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Microsoft calls Intel's Windows 8 comments 'inaccurate'
But won't say how
Microsoft has said that recent comments from Intel software chief Renée James on the next version of Windows were "factually inaccurate and unfortunately misleading."
At Intel's Investor Meeting 2011 at the company's Santa Clara, California, headquarters on Tuesday, James told her keynote audience that the upcoming versions of Windows that Microsoft will provide for ARM-based systems will not run "legacy" applications. "Our competitors will not be running legacy applications. Not now. Not ever," she said, after referring to the next incarnation of Windows by its apparent code name, Windows 8.
She also told the gathered investors that "Windows 8 traditional" – a version of the new OS for x86 chips – will offer a "Windows 7 mode", and that this version would allow users to run "all of their old applications."
She then indicated that Microsoft was developing four Windows versions for ARM systems. "There will be four Windows 8 SoCs for ARM. Each one will run for that specific ARM environment, and they will run new applications or cloud-based applications," she said, referring to system-on-a-chip architectures. "They are neither forward- nor backward-compatible between their own architecture – different generations of a single vendor – nor are they compatible across different vendors. Each one is a unique stack."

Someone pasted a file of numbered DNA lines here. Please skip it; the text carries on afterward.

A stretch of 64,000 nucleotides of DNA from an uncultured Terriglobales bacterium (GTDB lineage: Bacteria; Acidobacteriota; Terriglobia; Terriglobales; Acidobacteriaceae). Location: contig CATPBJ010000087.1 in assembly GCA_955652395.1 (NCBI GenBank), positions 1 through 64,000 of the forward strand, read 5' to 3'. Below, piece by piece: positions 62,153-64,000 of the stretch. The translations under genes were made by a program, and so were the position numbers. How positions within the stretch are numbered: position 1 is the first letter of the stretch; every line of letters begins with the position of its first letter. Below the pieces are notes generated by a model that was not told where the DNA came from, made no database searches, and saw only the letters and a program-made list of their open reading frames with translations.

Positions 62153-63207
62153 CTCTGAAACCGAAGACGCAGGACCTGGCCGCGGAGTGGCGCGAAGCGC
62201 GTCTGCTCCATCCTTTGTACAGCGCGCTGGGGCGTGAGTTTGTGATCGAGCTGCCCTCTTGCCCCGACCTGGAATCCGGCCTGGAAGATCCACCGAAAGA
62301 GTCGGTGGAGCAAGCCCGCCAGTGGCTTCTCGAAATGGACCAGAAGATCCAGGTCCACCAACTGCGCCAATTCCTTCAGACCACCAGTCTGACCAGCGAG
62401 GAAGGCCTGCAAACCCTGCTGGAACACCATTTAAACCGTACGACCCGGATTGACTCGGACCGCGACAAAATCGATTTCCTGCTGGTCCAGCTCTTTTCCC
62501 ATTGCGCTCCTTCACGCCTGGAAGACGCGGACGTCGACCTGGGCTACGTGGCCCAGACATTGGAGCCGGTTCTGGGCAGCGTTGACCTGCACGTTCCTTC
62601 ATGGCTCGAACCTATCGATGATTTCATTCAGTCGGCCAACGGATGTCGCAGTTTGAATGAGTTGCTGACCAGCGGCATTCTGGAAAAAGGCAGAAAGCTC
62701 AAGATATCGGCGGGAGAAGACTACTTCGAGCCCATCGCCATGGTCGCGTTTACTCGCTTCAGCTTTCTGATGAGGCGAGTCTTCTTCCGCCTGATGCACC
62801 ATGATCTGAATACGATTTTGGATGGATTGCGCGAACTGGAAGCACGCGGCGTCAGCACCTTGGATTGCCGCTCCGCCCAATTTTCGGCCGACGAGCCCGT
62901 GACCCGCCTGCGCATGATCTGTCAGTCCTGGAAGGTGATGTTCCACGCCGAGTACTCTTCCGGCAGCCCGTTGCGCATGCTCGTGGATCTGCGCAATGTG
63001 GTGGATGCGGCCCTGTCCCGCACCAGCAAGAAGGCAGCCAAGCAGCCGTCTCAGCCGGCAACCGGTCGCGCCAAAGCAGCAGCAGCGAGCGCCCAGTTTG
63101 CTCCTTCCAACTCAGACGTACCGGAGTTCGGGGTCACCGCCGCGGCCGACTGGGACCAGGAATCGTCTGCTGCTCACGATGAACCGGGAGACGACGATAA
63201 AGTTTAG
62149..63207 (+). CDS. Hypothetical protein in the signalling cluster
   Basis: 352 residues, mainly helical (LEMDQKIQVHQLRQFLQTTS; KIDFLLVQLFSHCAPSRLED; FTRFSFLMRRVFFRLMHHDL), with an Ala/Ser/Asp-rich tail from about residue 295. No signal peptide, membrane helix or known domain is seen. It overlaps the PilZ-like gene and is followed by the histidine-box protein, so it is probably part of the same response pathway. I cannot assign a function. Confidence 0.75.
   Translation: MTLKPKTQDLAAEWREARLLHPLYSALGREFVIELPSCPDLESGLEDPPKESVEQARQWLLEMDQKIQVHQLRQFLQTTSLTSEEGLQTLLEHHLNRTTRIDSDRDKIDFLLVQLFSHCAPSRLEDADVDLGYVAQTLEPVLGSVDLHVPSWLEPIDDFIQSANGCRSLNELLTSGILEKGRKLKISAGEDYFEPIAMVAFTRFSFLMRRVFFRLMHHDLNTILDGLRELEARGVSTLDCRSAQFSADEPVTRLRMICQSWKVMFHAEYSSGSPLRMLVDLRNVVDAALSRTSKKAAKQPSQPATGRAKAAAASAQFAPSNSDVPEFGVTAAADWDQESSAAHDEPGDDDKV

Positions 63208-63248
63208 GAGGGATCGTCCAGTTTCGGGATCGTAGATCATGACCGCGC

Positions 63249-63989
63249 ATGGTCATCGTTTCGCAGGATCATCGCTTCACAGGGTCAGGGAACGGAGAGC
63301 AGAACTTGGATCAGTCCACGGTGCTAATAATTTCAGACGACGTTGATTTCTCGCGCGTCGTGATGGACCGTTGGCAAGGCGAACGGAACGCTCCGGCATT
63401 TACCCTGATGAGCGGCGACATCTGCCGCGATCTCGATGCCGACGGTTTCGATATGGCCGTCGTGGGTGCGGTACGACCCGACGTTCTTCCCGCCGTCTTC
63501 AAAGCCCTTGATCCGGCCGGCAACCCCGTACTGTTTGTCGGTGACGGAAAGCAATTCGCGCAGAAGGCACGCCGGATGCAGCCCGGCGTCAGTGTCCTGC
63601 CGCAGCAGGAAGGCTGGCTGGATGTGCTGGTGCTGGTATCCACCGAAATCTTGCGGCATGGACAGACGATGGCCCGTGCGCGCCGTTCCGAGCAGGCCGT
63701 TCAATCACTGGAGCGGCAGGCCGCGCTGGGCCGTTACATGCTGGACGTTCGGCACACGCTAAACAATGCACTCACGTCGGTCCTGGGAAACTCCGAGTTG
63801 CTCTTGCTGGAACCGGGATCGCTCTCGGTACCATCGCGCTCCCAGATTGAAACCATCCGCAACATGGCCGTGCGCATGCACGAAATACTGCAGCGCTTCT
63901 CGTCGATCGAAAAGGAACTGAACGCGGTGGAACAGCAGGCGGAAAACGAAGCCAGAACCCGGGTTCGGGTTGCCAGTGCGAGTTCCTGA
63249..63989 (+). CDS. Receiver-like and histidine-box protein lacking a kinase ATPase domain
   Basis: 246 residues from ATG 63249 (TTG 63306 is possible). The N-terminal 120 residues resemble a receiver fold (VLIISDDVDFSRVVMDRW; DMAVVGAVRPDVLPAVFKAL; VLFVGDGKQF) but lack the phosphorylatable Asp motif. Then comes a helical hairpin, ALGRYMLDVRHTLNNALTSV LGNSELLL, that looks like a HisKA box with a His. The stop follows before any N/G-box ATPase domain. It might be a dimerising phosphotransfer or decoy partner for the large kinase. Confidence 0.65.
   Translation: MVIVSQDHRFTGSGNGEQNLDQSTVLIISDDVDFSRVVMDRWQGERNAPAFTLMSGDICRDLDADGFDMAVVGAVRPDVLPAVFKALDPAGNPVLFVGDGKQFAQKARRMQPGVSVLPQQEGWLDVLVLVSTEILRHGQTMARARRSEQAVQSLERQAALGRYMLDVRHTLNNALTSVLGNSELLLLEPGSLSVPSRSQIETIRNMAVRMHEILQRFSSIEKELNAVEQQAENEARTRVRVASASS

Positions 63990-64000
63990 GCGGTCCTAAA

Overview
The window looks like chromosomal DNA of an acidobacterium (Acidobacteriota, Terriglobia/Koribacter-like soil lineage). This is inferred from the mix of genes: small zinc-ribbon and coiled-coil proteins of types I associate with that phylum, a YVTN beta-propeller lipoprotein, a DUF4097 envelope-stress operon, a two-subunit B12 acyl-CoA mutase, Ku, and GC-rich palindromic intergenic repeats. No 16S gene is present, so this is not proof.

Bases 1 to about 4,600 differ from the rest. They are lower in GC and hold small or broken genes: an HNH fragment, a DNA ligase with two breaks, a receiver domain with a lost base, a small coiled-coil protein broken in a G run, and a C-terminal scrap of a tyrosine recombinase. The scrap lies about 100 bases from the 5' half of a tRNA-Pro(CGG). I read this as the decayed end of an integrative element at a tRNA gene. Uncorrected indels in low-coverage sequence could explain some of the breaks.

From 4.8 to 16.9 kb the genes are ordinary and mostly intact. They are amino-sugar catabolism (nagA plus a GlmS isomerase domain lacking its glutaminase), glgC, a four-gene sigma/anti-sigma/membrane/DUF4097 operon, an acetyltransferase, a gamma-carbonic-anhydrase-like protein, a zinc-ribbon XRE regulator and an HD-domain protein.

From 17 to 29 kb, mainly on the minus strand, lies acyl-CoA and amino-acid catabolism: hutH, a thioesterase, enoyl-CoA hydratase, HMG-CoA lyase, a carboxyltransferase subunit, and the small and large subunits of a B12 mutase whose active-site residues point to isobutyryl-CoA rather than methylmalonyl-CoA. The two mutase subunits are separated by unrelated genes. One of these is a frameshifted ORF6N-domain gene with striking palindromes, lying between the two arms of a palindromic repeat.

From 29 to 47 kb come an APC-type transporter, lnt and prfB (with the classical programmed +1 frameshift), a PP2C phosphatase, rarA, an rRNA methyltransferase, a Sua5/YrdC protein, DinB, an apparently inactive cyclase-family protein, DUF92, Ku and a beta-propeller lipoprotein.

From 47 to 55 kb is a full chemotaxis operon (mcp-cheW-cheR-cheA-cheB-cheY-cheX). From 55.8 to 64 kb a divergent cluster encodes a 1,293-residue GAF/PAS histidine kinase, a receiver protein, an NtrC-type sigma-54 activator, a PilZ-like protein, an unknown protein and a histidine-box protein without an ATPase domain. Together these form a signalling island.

On Wednesday, Microsoft took issue with James' comments – but it declined to provide any clarification on what part or parts of her comments were problematic. "Intel’s statements during yesterday’s Intel Investor Meeting about Microsoft’s plans for the next version of Windows were factually inaccurate and unfortunately misleading," the company said in a statement sent to The Register. "From the first demonstrations of Windows on SoC, we have been clear about our goals and have emphasized that we are at the technology demonstration stage. As such, we have no further details or information at this time."
Intel declined to elaborate on James' comments. "We are not commenting further on this one," a company spokeswoman told us. ®